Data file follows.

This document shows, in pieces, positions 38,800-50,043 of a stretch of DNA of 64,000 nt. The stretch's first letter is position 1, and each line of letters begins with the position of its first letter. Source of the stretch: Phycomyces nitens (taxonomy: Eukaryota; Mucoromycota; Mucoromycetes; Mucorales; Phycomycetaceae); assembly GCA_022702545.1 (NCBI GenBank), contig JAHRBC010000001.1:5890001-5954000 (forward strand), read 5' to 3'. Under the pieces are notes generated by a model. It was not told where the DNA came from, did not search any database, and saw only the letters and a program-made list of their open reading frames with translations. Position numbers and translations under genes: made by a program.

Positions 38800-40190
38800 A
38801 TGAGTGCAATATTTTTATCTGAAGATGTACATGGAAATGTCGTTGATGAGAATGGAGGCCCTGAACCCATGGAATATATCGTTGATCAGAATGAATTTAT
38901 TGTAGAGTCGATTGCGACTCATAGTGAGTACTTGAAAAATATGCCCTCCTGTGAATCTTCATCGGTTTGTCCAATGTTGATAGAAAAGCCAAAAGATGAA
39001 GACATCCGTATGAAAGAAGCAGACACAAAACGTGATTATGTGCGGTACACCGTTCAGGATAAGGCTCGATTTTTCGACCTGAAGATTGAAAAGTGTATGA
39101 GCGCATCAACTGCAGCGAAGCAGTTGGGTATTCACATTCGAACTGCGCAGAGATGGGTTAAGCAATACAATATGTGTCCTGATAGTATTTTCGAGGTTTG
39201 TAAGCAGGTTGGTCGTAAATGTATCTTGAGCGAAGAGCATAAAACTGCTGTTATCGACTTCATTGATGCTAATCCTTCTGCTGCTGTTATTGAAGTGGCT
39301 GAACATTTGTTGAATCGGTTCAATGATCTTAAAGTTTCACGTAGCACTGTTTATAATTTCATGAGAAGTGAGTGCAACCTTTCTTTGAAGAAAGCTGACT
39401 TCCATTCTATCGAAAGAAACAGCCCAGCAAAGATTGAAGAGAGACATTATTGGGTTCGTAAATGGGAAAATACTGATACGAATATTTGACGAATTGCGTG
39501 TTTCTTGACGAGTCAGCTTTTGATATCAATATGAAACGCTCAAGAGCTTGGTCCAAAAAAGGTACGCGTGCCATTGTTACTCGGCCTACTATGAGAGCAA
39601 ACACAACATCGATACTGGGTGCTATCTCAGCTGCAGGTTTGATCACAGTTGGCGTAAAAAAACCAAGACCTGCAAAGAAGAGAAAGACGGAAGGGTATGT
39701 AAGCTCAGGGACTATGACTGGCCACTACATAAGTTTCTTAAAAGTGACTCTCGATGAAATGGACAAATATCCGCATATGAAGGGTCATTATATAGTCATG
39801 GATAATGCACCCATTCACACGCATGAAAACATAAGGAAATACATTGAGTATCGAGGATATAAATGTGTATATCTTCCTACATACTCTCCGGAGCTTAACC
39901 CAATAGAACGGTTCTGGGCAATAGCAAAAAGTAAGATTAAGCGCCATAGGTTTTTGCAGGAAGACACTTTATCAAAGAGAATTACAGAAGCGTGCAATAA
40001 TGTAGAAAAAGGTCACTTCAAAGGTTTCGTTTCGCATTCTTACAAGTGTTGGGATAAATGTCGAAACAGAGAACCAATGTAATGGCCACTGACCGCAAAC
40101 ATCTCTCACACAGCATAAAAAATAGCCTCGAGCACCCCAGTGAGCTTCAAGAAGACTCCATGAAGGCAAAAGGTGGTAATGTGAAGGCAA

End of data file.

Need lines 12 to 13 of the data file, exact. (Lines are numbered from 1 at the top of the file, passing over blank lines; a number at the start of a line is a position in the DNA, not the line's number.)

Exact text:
39601 ACACAACATCGATACTGGGTGCTATCTCAGCTGCAGGTTTGATCACAGTTGGCGTAAAAAAACCAAGACCTGCAAAGAAGAGAAAGACGGAAGGGTATGT
39701 AAGCTCAGGGACTATGACTGGCCACTACATAAGTTTCTTAAAAGTGACTCTCGATGAAATGGACAAATATCCGCATATGAAGGGTCATTATATAGTCATG